THE GOOD HORSE – Horse of the Month for August
“Kahlua” – by subscriber/contributor Alexa Ross
Editor – Cherie Kyte
I have been riding for a long time and after the horse I was leasing had an unfortunate career-ending injury, I began the hunt for a horse of my own.
With more time than money, I knew I had to get creative. I recognized that my small budget would not allow me to purchase an older horse that would require maintenance so I began looking for an off the track thoroughbred (OTTB) from some of our local SoCal race tracks. I also networked with all the trainers I have known over the years. Eventually, a girlfriend mentioned the idea of the Lancaster Livestock Auction but I was very leery about buying an auction horse.
I knew at the very least, with an OTTB coming from the track, I could get a vet check done, look at racing records and speak with grooms and trainers to get background info. With an auction horse, you really have no idea what you are buying and you’re just hoping that the couple of minutes you have spent with the horse translates into something that won’t try to kill you. I also knew if I brought home something like that, my husband would kill me! I decided to take the plunge anyway and go to an auction.
I went to the Lancaster Auction on May 5, 2014 and found that there was only one horse that evening that I wanted to bid on. The information was that she was a 17 hand Belgian cross mare and was about 9 years old. (She’s actually 16 hands and the vet thought more like 7 or 8 years old.) I saw her in the paddocks before the auction and knew I wanted her.
Then to make my evening even more exciting, while waiting for the auction to start, I heard over the loudspeaker, “Would the owner of the silver Prius please see the auctioneer. ” I suddenly wondered if I had parked in the wrong place. I found out that a seller who had just dropped a horse off hit my car with her trailer. She took my little Toyota with her (she had no idea apparently, and left the scene). I discovered my car resting not exactly where I left it and certainly not in the same direction. It was at that point I thought, “I better win the auction on this dang horse!”
Needless to say, I won the auction! I did eventually get a little more information about her that night. A horse rescuer told me that she knew the owners and she thought they had owned the horse for her whole life up to now. Apparently, they had put her out in a field 3 years before and she lived on the forage in the field until it was all gone and then they called the auction to come take her before she starved. The rescuer thought she had been green broke (the auction had a rider get on her bareback during bidding, which I had taken to be a good sign) prior to that.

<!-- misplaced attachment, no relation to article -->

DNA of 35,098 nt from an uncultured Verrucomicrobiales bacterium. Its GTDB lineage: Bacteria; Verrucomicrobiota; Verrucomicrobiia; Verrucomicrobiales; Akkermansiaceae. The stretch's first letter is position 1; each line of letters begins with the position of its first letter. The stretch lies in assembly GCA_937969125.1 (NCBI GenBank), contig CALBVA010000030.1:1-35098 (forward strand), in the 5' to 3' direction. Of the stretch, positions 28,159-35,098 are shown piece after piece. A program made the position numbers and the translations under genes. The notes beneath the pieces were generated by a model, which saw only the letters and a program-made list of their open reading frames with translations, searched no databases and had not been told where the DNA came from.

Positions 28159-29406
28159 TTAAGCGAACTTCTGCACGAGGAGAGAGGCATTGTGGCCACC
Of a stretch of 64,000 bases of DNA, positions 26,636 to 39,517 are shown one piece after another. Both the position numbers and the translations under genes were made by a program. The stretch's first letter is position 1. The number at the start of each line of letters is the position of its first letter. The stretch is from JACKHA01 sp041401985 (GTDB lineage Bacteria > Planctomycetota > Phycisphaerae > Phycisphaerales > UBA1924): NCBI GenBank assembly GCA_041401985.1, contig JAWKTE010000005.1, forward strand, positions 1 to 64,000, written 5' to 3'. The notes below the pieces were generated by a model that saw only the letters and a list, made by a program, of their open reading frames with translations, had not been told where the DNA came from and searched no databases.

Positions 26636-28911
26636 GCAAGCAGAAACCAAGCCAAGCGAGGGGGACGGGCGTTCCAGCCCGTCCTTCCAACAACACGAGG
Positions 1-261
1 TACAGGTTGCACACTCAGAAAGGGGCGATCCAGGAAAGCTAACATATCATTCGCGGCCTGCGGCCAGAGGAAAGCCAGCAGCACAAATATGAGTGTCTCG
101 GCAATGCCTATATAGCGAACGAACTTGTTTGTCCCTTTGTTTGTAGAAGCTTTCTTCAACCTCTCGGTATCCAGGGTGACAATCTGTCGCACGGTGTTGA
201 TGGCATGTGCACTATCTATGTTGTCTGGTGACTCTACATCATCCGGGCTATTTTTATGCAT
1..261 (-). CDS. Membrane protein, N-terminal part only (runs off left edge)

The next day my new horse was delivered to me at Hidden Valley Ranch and she began her new posh horse life. We quarantined her for 2 weeks, had the vet out for all her vaccines, vet check and to float her teeth. And I got her insured. Then I got on her for the first time and discovered boy, was she green broke! She had no steering or brakes and had been probably “yahooed on”(she leaped into the canter like she was in a wild west movie running from bandit gunfire and running for her life) and she certainly didn’t know anything about western or English training. However, she was good-natured, although she was clearly ridden only a few times in her life. My husband named her, “Kahlua.”
Kahlua had not been ridden much but that wasn’t what concerned me at first. I was more concerned with the fact that she had not been handled enough and was not familiar with anything that happens in a nice training barn. It took me about 6 months to really improve her ground manners. It was not that she was “bad”, but more that she had a significant flight instinct and was obviously not accustomed to all the new sights and sounds of a barn. Things like bathing, hoof trimming/shoeing, extended grooming, clipping, mane pulling, trailering, other horses in the arena, other horses being turned out nearby were completely foreign to her. I also discovered that to Kahlua, almost all people were quite frightening.
After a lot of love and patience she has turned out to be my once- in- a-lifetime horse that I will keep forever. She and I have a very special bond that I have not had with any other horse that I have owned and she now trusts me with everything – not to say that the she doesn’t have a bad moment now and again – she just fits in now. Her under-saddle work has improved tenfold and she has started jumping as well, which she appears to like and have the ability for. She also is now a very solid citizen for grooming and groundwork. She is truly a love bug and would love to spend all day with me cuddling and eating me out of house and home. Her favorite treats are apples, carrots, bananas and watermelon. Kahlua also adores my 6-year-old daughter and is extra gentle with her.
As for the small details…. we think (and are pretty sure) that she is a Belgian Draft crossed with a Quarter Horse or possibly mustang. Her color is bay with pangare. Pangaré is a coat trait found in some domestic horses that features pale hair around the eyes and muzzle and underside of the body.
Our future plans include moving back to Canada. We will be beginning our next chapter in British Columbia. Kahlua will stay in Seattle at first and when we find a great barn in B.C. she will join us. Once we are all settled in we should be ready to try to start showing next year. This girl deserves to demonstrate how far she has come. Who knew she would go from auction horse to international traveler in just 2 short years? But no matter where the adventure takes us, we will remain together because she is my special girl. She and I have definitely have bonded. Things could have worked out much worse for my Kahlua – she knows it and I know it and we are both thankful we found each other.